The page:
Speaker 0 00:00:00 Welcome to the more happiness, less suffering podcast. I'm Casey Howe, senior meditation and Dharma teacher for insight. Speaker 1 00:00:07 And I'm Dr. Monisha Basa psychiatrist in our little podcasting studio in orange county, California. We bring wisdom from the couch and the cushion to your real life questions and struggles. So grab a cup of tea and join us. We're so glad you're here. Welcome back to the more happiness, less suffering podcast as always. We are so grateful to have you with us. And today we are especially excited because we have a very, very special guest today. We have with us, Amanda Gilbert, who is a meditation teacher and author currently in the process of launching her new book kindness now. And we are very, very fortunate to have Amanda with us today. So thank you for joining us, Amanda. Speaker 2 00:00:58 I'm so happy to be here. Thank you for having me. Speaker 1 00:01:01 Thank you. And yeah, maybe we'll get started. Casey, do you want to share how you and Amanda actually came to know one another and kind of how the two of you connected? Oh, Speaker 0 00:01:12 For sure. Yeah. It's the it the best way ever, which is, uh, on retreat. And, um, so yeah, we were just on retreat together and so I think it's, it's always best to meet people in silence and that's how we got to meet just sitting with one another. So, um, but yeah, it's, it's kind of fun because when you're meeting somebody, of course we weren't really meeting, but you know what I mean? But sitting with people, you can kind of vibe them, uh, vide them out in a really special way. So yeah, it was really cool to connect. Um, and, uh, I think it was a five day retreat in big bear. And then we of course connected afterwards and knew a lot of the same people and we're connected through inside LA and, and yeah, that's wonderful. And from that moment in retreat and then meeting her afterwards, you know, she really has an, a beautiful presence about her and, and a grace and that comes through in her, her teachings and her writings. Uh, so really happy to have you, Amanda Casey, Speaker 2 00:02:24 Thank you so much. And that was such a sweet moment of meeting and that beautiful space of sitting and stillness together. So even just hearing you reflect back to that retreat that we first met within, and just that time just almost puts me right back there in that beautiful place of connection and presence. Wonderful. Yeah. So fun. Speaker 1 00:02:47 Yeah. Wonderful. So Amanda, you know, I'm a psychiatrist, so I always like to start at the beginning. Um, we would love to hear maybe, you know, first just kind of starting where, where you're talking to us from today and also kind of taking us back to the beginning and maybe where you grew up and generally, you know, how your path led you to, uh, become a meditation teacher and yeah, just walking us through kind of how you, how you arrived to the here and now Speaker 2 00:03:23 I am presently actually here with you both and with all of us and our listeners from New York city or technically the borough of Brooklyn, I'm here for this summer. And I'm just really enjoying being in this part of the us. And it was just a, I felt like a really supportive place to launch. Um, my first book kindness now I was kind of tuning into that a bit towards the beginning of 2021. And, um, and then of course, things just sort of unfolded and the right opportunities and conditions came into being. And so here I am in Brooklyn and I actually, it's beautiful that we're touching upon this because the few weeks that I've been here, I've been in upstate New York the last few months as well, staying with your friends and fellow meditation teacher colleagues, um, up there, but being here on the east coast has almost been like a arriving back to some of my formative years and my formative childhood moments. Speaker 2 00:04:38 I was at the farmer's market just a week ago here in Brooklyn and my awareness and my attention just landed on this basket of strawberries. And they were really small, tiny strawberries ones that you don't see kind of normally at your regular market or grocery store. And my awareness immediately flashed back to the strawberry patch that I had growing up in Ohio is a really young kid. And I used to go and like pick the strawberries and eat them. And they were these really small, small, small, uh, strawberries. And so I had that moment of, of almost like returning back to my childhood, um, eating presently here in Brooklyn and also seeing this dissimilar similar flowers and foliage here in the east coast, cause I've been in California the last 15, 16 years. And I wrote the book actually in LA in Topanga canyon during 2020. Speaker 2 00:05:39 So the summer so far and the spring in New York has been kind of lovely in that way. I've been really reminded of growing up in Ohio. And the way I stumbled into meditation was actually during my last year of school, which wasn't in Ohio, ironically enough, it was in the Appalachian mountains and Hills of West Virginia, where I had found myself in a very non traditional high school. At that point I went, I went to six different high schools actually and ended up graduating from this homeschool in West Virginia. And in the beginning of our days at this school, we would all be guided and told to huddle up for the day and circle up. And so myself and my fellow students would all sit down and we'd have our hiking boots on. It'd be have her school books out and we'd all circle up and sit down and we'd be guided in these visualization meditations by our teachers. Speaker 2 00:06:48 And by the principal of this school, the principal of the school had spent many, many years, I think even a couple of decades studying the wisdom of the four winds and south America. So he spent time with indigenous cultures in south America where he studied and learned this ancient knowledge. And so he felt like it was really important to have that knowledge a part of the curriculum and at this high school. And so there, I was like 17 and being asked to place my attention in the present moment and guide my awareness towards like my true north and what it was that felt meaningful and purposeful to me in my life. And it was during those first few meditations and really the first ever meditation that I felt for the first time as a young kind of angsty teenager, I just felt like I had found a feeling or a state or a presence that I'd always been searching for through a lot of unskillful means before that. Speaker 2 00:07:56 And after first learning meditation at high school, um, you know, quite honestly, meditation has really kept knocking on my door for the years following. I studied it in my undergraduate schooling. I was in classes like mindful nutrition and mindful living. And then though, so my, my story with, with, with, um, meditation and really having meditation be a part of my life is really two-fold because it wasn't until early on in my twenties and a really, really like pivotal moment in my early adulthood where everything, as I knew changed, I went through, um, a really just intense, uh, early adulthood trauma. And it was on the heels of that trauma where after I kind of got my bearings after a couple of months, I started to tap into this like open question, my heart, which was like, how am I going to get through this? You know, like what is going to help me at all? Speaker 2 00:09:00 Is, is there anything that can help me navigate this sort of like broken aftermath that I was in? And the response that came through loud and clear through a few different ways was, um, remembering my previous times and meditation and just remembering that feeling of being at home and that feeling of peace and that feeling of support and helpfulness before. And so that was in this moment was actually in 2009. And it was then that I got really serious about my meditation practice. I went and found my first teachers and I started up a daily meditation practice. And so really from there is when I feel like the path started to get more formal in a way where I just fully immersed myself in the studies of meditation first in Vedic mantra based meditation then through, um, or then into secular mindfulness and then into more Buddhist based practices and studies. Speaker 2 00:10:04 And that brings me to really today in present time, of course, there's a lot to fill in between those moments and, and now and now, um, but I will say maybe just surround out, like, how did I start to share? I love how Casey, you know, really refers to teachers or facilitators as space holders and sharers. That's like completely how I relate to sharing practice too. Um, but the only reason why I started to teach meditation at all was because I started to get asked by a lot of my coworkers and colleagues at the time, um, at UCF and I was doing academic research actually on mindfulness and meditation, I wasn't teaching yet. And so I started to get asked just by colleagues and people at the local coffee shop and my friends and neighbors, like, what's up with you? What makes you, you? And, um, you know, at first I was like, well, what are you exactly asking? Speaker 2 00:11:02 And they'd be like, well, what yoga studio do you go to? What are you having for lunch today, et cetera. And, you know, I would tell them like, okay, nothing really going on here, just like your normal salad or don't really go to a regular yoga studio or gym. And finally I realized what they were really asking me though, which was like, what, what makes me, me and the response, the genuine response was all well, my meditation practice makes me me. And so I started to share that answer and they started to ask me to, um, teach them my meditation practice. And then after having that go on for quite a bit of time, I wanted to get more formally trained in facilitation and in mindfulness based facilitation and teaching. So that is how I began to share, um, practice in a more formal way. Speaker 0 00:11:55 So it wasn't just a matcha is what you're saying. Speaker 2 00:11:59 I, you know, macho is a huge, it was a huge role. It's been a huge, Speaker 0 00:12:03 Yeah, well, it's a pretty big it's meditation and ma and macho. Speaker 2 00:12:08 That's what comes to mind, right? Yeah, Speaker 0 00:12:11 Yeah, yeah. Speaker 1 00:12:13 A full journey, a journey. Thank you for sharing that with us. Yeah. And kind of walking us through it. It's always amazing to me when, when we have guests on here and they, they share their stories about how so often things just organically evolve the way that they should. And we kind of find ourselves exactly where we're supposed to be in it. It really sounds like on your part, that there was very much all at every step, along the way, a very close listening, uh, to maybe what you were being called to do in terms of the next steps and that, and that has guided and led you here. Speaker 2 00:12:48 Hmm. Completely completely. And it's actually one of the main reasons why, um, even the first formal chapter of, um, of my new book, kindness now is called a call from the heart is because of that very reason, um, meditation and my own time on the cushion has given me like the privilege and the precious honor of being able to be in dialogue with my heart enough, to be able to listen to it. And then, you know, when ready courageously act upon, you know, what my heart is, is telling me or sharing with me. Speaker 0 00:13:31 Yeah. I was going to ask, so of course your book is called kindness now, and, and you are focusing on the heart, as you mentioned. Do you want to speak more to that on, um, just kind of like the depth of connection with the heart practices as a whole, obviously the path is very broad. You could have chosen anything and you picked, uh, the Brahma Viharas. So do you want to chat a little bit more about what those mean to you? Speaker 2 00:14:07 Yes. You know, it's been really beautiful to spend so many, um, you know, so much time these past few years in deeper studies around the Brahma of a Horace and, you know, to your point, Casey, there, there's a lot of view. There's a lot of teachings. There's a lot of path out there and I don't know what you find, but it's always so beautiful to see, um, you know, fellow practitioners on the path just kind of find their way to a set of teachings that really speaks to them and speaks to their practice and speaks to their minds and hearts in that moment. And one of the main reasons for writing about the Brahm of a Horez for my book was because, um, a few, a number of years into teaching meditation, more formally or sharing about it, more formally, I noticed I was starting to get asked a similar question over and over and over again by my students who were falling into like the group of practitioners where they hadn't been coming to class, or they'd been learning mindfulness meditation, like the basics of the practice for some time. Speaker 2 00:15:21 And they kind of had their footing, you know, down in the practice. Like they knew what meditation was, they more or less knew how to practice it, what to do as far as present moment awareness and bringing their attention back to the present moment, if, and when it wanders away. And they started to ask me the same question a lot, which was, you know, Amanda, what is next? Like where do I go from here? Because one, I, you know, I'm comfortable with these basic principles of mindfulness. And two though, I'm starting to uncover a lot. I'm starting to really bump into a lot of, you know, my habitual patterns of thinking in the mind, I'm bumping into a lot of my emotional, um, reactions that I'm noticing through the lens of my awareness and practice. So what do I do, where do I go from here? Speaker 2 00:16:16 And so that became the question around what I wanted to maybe bring to light and my first book. And it was actually a stepwise process because at first, you know, I felt like part of the answer to that was of course, consistent meditation practice and creating a daily meditation practice. Um, and so at first I was thinking about writing the book about, um, the habit formation of, of daily practice and making meditation consistent. But then, you know, once I took a look at this question a little deeper, you know, I realized that, well, really, you know, if we even take a look at the traditional, one of the traditional ways of thinking about, um, Buddhist practice or mindfulness practice, which is like the two winged bird approach, the wings of awareness and the wings of compassion more deeply, I realized, well, what these, you know, what I'm being asked is really like, how do I meet what it is I'm encountering on the cushion and in my life. Speaker 2 00:17:22 And so from my own experience, it was when I learned loving kindness meditation for the first time. And when I really started to study compassion practice, that's when I felt like my own meditation practice really deepened. And I was able to meet my own inner world with a little bit more skillfulness, um, and usefulness, so to speak. So that's why I centered the book on this is just because I feel like the heart is, well, let me just take a step back. You know, we've been in the realm of mindfulness for so long, like even from an empirical research perspective, we've been studying mindfulness meditation for the past many decades, even the year, the 1990s was like the year of neuroscience on meditation's effects on the brain. And from there, we just really been in the realm of mindfulness here in the west. And so I feel like even from a more broader view, um, globally and society-wise, and then of course what I'm just seeing directly in my own students and in my own meditation community is like, let's focus on the heart. Let's focus on the, how let's step into these timeless and helpful practices of kindness and compassion and appreciative joy and equanimity. And so it just became really clear, like this was what kindness now is about. This is what this book was meant to be the path for deepening, but really a call to all of us as practitioners to step into the heart in an even more deeper way. Speaker 0 00:18:57 Oh, that's wonderful. Thank you. Yeah. Beautiful. Um, I do want to mention, we met, uh, we said that Brahma horas, uh, for those of you who are not familiar with that term, um, it means heavenly abodes, um, also translated as the four immeasurables cause they go on forever and simply they're just aspects of the heart. So the heart based practices and when the heart meets different situations, the flavors change. So like Amanda just mentioned, we have the, the, the love energy when it meets suffering, it shifts to compassion, uh, when this love energy meets good fortune, uh, we rejoice, so we have a sympathetic joy for others. And then when this love energy meets some, some challenges and difficulties maybe in, even in caring for others, uh, we kind of mix with some wisdom and we have equanimity, uh, at the end there. So yeah, aspects of the heart. I was going to ask you, Amanda, what is your favorite part of the book? I know the whole, thing's awesome. The whole thing's amazing. Um, did you really feel like something stood out for you, like when you're writing it and, and also what people have maybe spoken to you about their favorite part already? Speaker 2 00:20:27 Mm gosh. Yeah. Thank you for asking that, Casey. Um, because at first, when I first got the advanced review copy of the book, uh, it was just this whole moment. Like it was just honestly, one of the most joyful, but, um, humbling open-hearted moments in my life I'd ever experienced, maybe an equivalent to like, I don't know, having a child for some people, or I don't know what else might be equivalent to that, but it was, it was unexpected. I was really surprised by it and I didn't even open up the pages yet. You know, I wrote the book and I knew what was in it, but there was something about holding the book in my hands where I felt the energy of the book was just beaming through. And I, and I think what I really have landed on since this experience was it's because of the teachings that the book is centered upon. Speaker 2 00:21:27 And, um, I think one of my favorite parts of the book is that kindness now is a modern day systematic guide for us to use as practitioners to really learn the, um, the more traditional and systematic teachings of each of the Brahm of a Horace. So each week is centered upon seven days of practice for each, from of a Hora, each loving a boat of the heart, kindness, loving kindness, compassion, appreciative, joy, and then equanimity. And, you know, we go through the five to seven formal stages within each week when S when you're reading the book. So I really love that. And even like for my own personal feelings and my own personal authorship aside, like if I take a step back, I, I really love that aspect of the book. I have a lot of gratitude that, um, you know, that kind of snow was the vehicle to share about, um, these timeless teaching is. Speaker 2 00:22:33 And then from a more personal lens, I feel like what, and what I've been hearing is that people have actually been really enjoying the personal stories that are in the book, because when I teach meditation, and this is something that I really appreciate about sitting with you too, Casey, is, you know, we, we share of course from our own direct experience and our own personal experience. However, I've always been more of a share and a teacher that really likes to keep the, the limelight on the teachings and on the practice, you know, versus maybe my own stories when I'm, when I'm teaching or sharing classes or in classes or whatnot. And I guess what's been really joyful as people starting to get to know, like my own personal practice path, a little bit more and more specific personal stories about how these teachings have shown up for me personally in my life. Um, and there was something really beautiful about having that way of sharing practice come through in writing and through the book. Because again, when you're maybe sitting with me in, or in a sitting group, I, you know, I'm not, I'm not one who's like always telling stories about my meditation journey or path or whatnot. Like, I love that. I think it's really powerful, but, um, it's just not the way I, I share in person. And so this actually came through in writing. Mm. Speaker 0 00:24:04 Yeah. Yeah. That's wonderful. I think, yeah, because we can all relate right. When we hear about people's, you know, obstacles, challenges, and also breakthroughs, it's so helpful. Like, oh, I'm not the only one, but with all of that. Yeah. And, um, kind of like those, those hope for me too. So I know I really like the personal stories. Speaker 1 00:24:30 Um, Amanda, we, I would love to hear a little bit more just, um, actually about the process as you were writing, you know, on our podcast, we've actually had other authors on who've, you know, may or may not have had mindfulness practices. And one of the questions that we always like to ask us is, you know, what you find the intersections between your mindfulness and your creativity practices to look like for you and maybe how they support or don't support one another. Speaker 2 00:25:02 I love that you all are touching upon this because, um, gosh, it's a juicy like conversation to be in from a practice perspective. And I, gosh, how do I be want to approach, um, responding to those because what, what happened for me, at least with writing kindness now, I mean, there's a few different things going on, which was one. Um, this was my first time I was writing a book project to this length, you know, so it was my first time writing a book. It was my first time understanding what it meant for me to be a writer and step into that real role of a creative and a writer in that way. And then, you know, uh, then of course I was also in the role of, of sharing these, uh, these teachings and the most authentic and integral way as possible. I cared so much about that. Speaker 2 00:26:02 And so, you know, um, a lot of my preparation process was actually just researching and just crossing my T's dotting, my I's and you know, who knows if I still got it, you know, 100% right. Or, or whatnot, but I really tried my best. And, um, you know, and then, so I had all that going on with writing, with writing this book for the first time. And what ended up happening was I had to step into almost like a retreat last year where I, um, remove myself really from as many obligations as I could. And I was in Topanga canyon in this beautiful writer's cabin, um, on a very like beautiful secluded property, um, which was a very privileged and, and beautiful experience. And I went off social media, I just unplugged. And my whole day turned into the practice of, of being what it would be and what was required of me to actually be a writer and be a conduit for these teachings. Speaker 2 00:27:10 And so I would wake up, I would go through my own daily practice routine. I would then, um, you know, start to go into my creative routine, which was like making some tea and listening to some classical music and some jazz tracks. I started to make it into a writing playlist. And then I would sit down and write. And to your point, the writing and the, the writing and my practice really just sort of seemed to meld together over the course of those months, where there wasn't a lot of separation between the writing and, you know, my own time and practice. And so every single day took on the same routine, getting up, going through my own meditation routine and sadhana practice going into writing, and then by the afternoon outlining the next days, writing in a more succinct way. Um, and just one thing to share about each of the days of practice in the book, how they're formulated, how they're designed and how they're constructed is actually from my own daily meditation practice as well. Speaker 2 00:28:22 So I started off, um, in my own morning practice reading some Dharma books or reading sutras or re reading traditional teachings. And they spend a few minutes doing that, or a few pages of, of experiencing, um, readings of teachings. And then I go into my meditation practice, then go into a period of reflection. And then I really focus on like a daily practice to bring out into the day with me. And so I found that when it was time to really write each of the 28 days or the four weeks of Brahma Bahara practice, that's what became of that book. Um, so I, it was just a gorgeous experience of really stepping in and really making sure I was doing everything I could to show up and be the, um, writer that I could be, or the conduit that I could be for these teachings and to like find out what it meant to be a creative in that way. Speaker 1 00:29:24 Beautiful. Yeah. Wonderful. It strikes me in what you share that there's so much intention that you bring to your practice, both, both your mindfulness practice, as well as your writing practice. And it, it actually strikes me. One of the things that I love that you share on Instagram is, um, on Sunday nights, you often share a video where you, you know, talk to your audience about being really intentional about how they're going to incorporate their mindfulness practice into the week. And so I can kind of see in what you're sharing, that there really is this thread of deep intention, you know, both in terms of how you approach your own practices and how you encourage those who are at whatever point on their journey to also approach their practices. Speaker 2 00:30:12 Mm, thank you for highlighting that. I mean, as we know, it's like we share from our direct practice and I think being intentional or being lion hearted, or being a little bit more on the side of like being disciplined in my meditation practice has really been one of the ways I think meditation has been able to really deeply integrate into my life. And, uh, sometimes especially early on, I had to be really, really intentional. I had to be really like serious about my daily meditation practice. I found like I would, I found myself literally some days setting my alarm for like three 30 or four o'clock in the morning. If I knew I had a really early day, just so I could have like my hour of meditation time in and looking back on that specific, like more formative part of my practice path. Like, I'm so glad that I just did that for whatever reason at that age that I was doing that. Like, I almost had to do that because the practice was so helpful to me and so supportive, but, um, you know, for me, and from my experience, it, it has really been leaning into deep rooted intention and deep lion hearted commitment, and just really giving meditation every single opportunity to show up, to show up for myself or show up for our lives, you know, more broadly. So thank you for highlighting that and bringing that in. Thank you. Speaker 0 00:31:45 Yeah. Thank you. Uh, yeah, so we really, really want to thank you so much for coming on. Uh, today we know specifically today, it's pretty exciting because it's a special day. You're having a formal book launch, uh, at, in is it combined with inside LA? I saw like Trudy and Nico and, um, uh, is it, is it insight LA sponsored event or Speaker 2 00:32:13 It is, it is Casey. Yes. It's host, it's hosted by insight, insight LA um, and my publisher Shambala publications. So they wonderfully came together to co-host this, um, book launch event. And, um, you know, Trudy is the forward author for kindness now as well. And so it's a great honor to have her part of the, the official celebration and the official event. And then to your point, Nico, Carrie's speaking, um, I just find his way of sharing particularly about the Brahma of Horez is so beautiful and just so genuine. Um, and then Mr tiger, a well-known in the insight LA community, a well-known, um, loving kindness and mindfulness fan and musical grip. They're also going to, going to be offering some songs and some music on loving kindness. Speaker 0 00:33:06 Mm. So fun. Beautiful. So fun. Congratulations. Speaker 1 00:33:10 Yeah. It's such a special day. Speaker 0 00:33:12 Yeah. And yeah, so maybe just finishing, finishing up what is the best way for people to get their own copy of course, of kindness now, and also just stay connected with you and your teachings and any upcoming events. Speaker 2 00:33:33 So kindness now is available anywhere, anywhere books are sold. And, um, whether it's through your favorite local indie bookstore or through some of the bigger book retailers like Barnes and noble or Amazon or book just depository, if you're outside of the us, um, they are shipping now internationally, so you can find kind of snow pretty much anywhere. So it also has its own formal website and landing page on the internet, which is a kindness now book that com and you can connect with me just through any of my social handles at Amanda Gilbert meditation or through my website, which is Amanda Gilbert, meditation.com. And, um, you know, I hope to also, uh, stay connected as well with this gorgeous conversation and podcasts that you both have created. My publisher was so happy that I was talking with you both. And, um, this, this podcast in particular is just, I just find that it's really helpful for practitioners and for, um, us in the, you know, in the greater self growth or, um, mindfulness-based communities. So thank you so much for having me and I hope to, for people to find me through this podcast and through upcoming collaborations as well. Speaker 0 00:35:00 Awesome. It's a perfect fit. I mean, you talking about kindness on the more happiness, less suffering podcast, so yeah. Um, yeah, and we actually didn't speak to this, uh, beforehand, so I'm going to totally put you on the spot, but we usually end with a short meditation, uh, about five minute meditation and, uh, depending on the guests, sometimes I lead it. Uh, but since you're here, do you mind guiding us in a short five minute ish practice? Um, yeah. To, to end our time together. Speaker 2 00:35:40 Oh my gosh, absolutely. I'd be honored. And, um, yeah, and I love these like these, um, shorter pops of practice together too, because they can actually, it can be so potent in such a beautiful way to reset ourselves during the day. So wherever you are right now, if you happen to be listening to this conversation and to this podcast episode together, just starting to bring your attention towards the body, even if you're out walking in the world, standing, even driving, sitting, just guiding attention towards the body. If you happen to be sitting down right now, if you'd like, you can gently close the eye and starting to feel your feet resting against the floor and the ground. Speaker 2 00:36:59 And maybe you even hear the sounds of life happening around you, and then gently guiding your attention towards the sensations of breath in the body, inviting your attention to land within the rivers and currents of your breath and breathing as it moves through the landscape of the body. And as you hold your attention upon these sensations of breath, if you'd like, you can guide your attention towards the breath and the heart space. And here we'll practice a few moments of loving kindness meditation together, and we'll share loving kindness by silently repeating a few phrases in a few words in the mind, and the phrases are, may I be happy and peaceful? Speaker 2 00:38:42 May I be healthy and strong? May I be free from difficulty or suffering and may my day or the rest of my day unfolds with EA. And then we'll send these same phrases outwards towards others. And to all beings, every everywhere around us, may we be happy and peaceful? May we all be healthy and strong? May we all be safe and protected and free from difficulty and suffering in may? All of our lives, all beings everywhere without exception, may our lives unfold with EA. So allowing these words and these phrases just to circulate in the mind and within the heart, within the field of the body, maybe even identifying one particular phrase or one word that feels most supportive for you right now, and then silently repeating this word or this phrase and the mind one more time. Speaker 2 00:40:49 And then sending this wish in this word and this phrase outwards to all beings everywhere. And with this wish and aspiration of loving kindness, top of mind, and top of heart taking a nice, long, deep breath in now, fully breathing into the body and fully breathing out. And if the eyes have been closed, gently, floating them open now and taking this, which this word or these phrases out with you into the rest of your day. Thank you so much for having me right now in this beautiful conversation. It's an honor and a delight to be here and practice together today.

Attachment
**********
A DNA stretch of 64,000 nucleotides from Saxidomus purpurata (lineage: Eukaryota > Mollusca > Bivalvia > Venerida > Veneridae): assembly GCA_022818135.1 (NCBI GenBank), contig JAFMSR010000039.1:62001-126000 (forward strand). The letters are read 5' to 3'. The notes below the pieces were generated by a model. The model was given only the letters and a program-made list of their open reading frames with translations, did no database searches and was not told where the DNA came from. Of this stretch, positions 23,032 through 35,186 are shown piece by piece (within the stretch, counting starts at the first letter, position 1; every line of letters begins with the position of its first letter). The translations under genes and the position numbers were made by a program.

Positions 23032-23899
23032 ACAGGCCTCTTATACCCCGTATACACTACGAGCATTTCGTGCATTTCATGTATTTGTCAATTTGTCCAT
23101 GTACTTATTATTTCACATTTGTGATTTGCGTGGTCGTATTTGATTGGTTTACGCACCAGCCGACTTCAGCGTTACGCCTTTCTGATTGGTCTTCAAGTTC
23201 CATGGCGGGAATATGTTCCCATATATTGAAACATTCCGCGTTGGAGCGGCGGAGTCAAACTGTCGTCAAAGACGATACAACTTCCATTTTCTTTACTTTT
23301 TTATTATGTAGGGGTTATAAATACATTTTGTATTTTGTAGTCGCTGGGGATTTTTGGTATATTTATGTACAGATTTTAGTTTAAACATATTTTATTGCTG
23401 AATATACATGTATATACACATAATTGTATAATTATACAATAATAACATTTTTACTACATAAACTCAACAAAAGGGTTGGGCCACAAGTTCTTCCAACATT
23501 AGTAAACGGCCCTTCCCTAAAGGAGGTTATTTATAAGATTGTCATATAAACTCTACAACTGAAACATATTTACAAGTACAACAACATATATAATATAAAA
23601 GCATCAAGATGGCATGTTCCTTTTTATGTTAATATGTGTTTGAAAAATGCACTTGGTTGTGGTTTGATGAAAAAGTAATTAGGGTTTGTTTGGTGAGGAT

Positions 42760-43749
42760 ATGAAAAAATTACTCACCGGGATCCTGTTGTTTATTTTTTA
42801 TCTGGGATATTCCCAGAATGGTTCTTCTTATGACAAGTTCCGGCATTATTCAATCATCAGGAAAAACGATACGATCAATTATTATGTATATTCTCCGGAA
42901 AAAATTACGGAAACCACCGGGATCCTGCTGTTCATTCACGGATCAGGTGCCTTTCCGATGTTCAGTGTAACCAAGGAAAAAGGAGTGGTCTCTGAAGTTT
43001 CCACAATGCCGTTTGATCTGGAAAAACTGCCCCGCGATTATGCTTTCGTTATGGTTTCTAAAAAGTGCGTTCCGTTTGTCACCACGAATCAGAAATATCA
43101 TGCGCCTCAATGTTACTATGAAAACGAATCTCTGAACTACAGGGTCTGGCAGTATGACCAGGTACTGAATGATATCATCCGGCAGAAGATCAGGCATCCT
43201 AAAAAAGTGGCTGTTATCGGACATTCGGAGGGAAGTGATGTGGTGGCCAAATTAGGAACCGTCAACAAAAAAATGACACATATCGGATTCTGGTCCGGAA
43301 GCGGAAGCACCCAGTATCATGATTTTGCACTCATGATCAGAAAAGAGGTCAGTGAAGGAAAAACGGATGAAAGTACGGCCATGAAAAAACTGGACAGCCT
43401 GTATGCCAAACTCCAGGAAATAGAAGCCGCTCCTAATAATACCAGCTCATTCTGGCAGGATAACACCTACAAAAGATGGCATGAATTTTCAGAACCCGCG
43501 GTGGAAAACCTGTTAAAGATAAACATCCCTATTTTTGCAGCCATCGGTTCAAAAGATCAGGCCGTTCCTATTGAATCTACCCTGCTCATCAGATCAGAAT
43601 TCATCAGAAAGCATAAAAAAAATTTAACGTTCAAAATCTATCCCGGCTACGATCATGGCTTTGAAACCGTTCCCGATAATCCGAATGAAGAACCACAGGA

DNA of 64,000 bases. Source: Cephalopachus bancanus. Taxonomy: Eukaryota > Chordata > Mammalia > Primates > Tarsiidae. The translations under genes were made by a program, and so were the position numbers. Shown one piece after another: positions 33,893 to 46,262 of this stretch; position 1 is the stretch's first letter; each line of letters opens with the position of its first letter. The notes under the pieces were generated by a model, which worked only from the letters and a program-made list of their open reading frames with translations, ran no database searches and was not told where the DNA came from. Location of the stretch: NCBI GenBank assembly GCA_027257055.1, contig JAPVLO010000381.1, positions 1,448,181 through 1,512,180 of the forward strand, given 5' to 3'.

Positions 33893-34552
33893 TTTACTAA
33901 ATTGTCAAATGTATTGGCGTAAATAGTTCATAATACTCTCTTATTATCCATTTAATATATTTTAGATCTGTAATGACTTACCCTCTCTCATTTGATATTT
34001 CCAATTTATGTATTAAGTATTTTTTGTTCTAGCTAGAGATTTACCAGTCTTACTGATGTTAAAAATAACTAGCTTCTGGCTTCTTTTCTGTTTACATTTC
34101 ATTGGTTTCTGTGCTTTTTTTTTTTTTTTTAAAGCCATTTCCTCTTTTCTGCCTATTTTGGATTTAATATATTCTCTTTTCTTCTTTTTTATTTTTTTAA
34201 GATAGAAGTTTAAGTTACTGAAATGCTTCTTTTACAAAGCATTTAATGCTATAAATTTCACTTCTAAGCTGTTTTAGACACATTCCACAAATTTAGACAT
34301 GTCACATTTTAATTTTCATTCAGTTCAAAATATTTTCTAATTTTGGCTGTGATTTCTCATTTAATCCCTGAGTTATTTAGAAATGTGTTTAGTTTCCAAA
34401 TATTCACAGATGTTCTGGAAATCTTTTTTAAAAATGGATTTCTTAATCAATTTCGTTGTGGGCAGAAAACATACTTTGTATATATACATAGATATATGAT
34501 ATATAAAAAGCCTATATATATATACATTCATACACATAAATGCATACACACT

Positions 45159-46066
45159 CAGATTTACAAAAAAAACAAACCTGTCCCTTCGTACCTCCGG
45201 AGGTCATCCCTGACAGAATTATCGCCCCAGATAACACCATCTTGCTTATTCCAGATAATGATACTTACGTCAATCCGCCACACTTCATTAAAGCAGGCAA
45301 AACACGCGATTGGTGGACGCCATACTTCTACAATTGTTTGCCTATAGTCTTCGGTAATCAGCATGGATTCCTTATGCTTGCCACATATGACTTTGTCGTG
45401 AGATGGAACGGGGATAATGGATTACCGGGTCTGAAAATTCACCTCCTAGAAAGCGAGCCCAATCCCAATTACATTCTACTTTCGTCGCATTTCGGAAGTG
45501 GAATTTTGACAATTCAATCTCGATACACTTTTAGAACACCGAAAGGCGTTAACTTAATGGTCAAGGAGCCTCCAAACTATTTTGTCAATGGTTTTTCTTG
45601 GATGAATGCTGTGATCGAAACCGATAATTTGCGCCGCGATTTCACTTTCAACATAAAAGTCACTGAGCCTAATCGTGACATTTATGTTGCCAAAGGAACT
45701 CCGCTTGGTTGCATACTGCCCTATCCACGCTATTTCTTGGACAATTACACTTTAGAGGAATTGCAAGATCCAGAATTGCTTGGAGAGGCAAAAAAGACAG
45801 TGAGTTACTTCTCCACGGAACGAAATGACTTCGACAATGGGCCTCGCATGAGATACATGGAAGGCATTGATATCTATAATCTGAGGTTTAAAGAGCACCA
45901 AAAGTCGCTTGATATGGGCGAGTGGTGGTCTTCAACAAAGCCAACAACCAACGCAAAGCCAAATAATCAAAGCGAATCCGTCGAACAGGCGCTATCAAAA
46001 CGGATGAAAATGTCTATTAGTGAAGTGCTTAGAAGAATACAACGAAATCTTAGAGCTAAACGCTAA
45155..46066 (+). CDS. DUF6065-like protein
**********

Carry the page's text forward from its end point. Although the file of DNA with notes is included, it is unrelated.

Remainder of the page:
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Sustainable Motivation

On this episode, Cayce and Monisha explore the balance between self-compassion and self-discipline in developing sustainable motivation towards our goals.  Connect With Cayce & Monisha on Instagram @mhlspodcast ...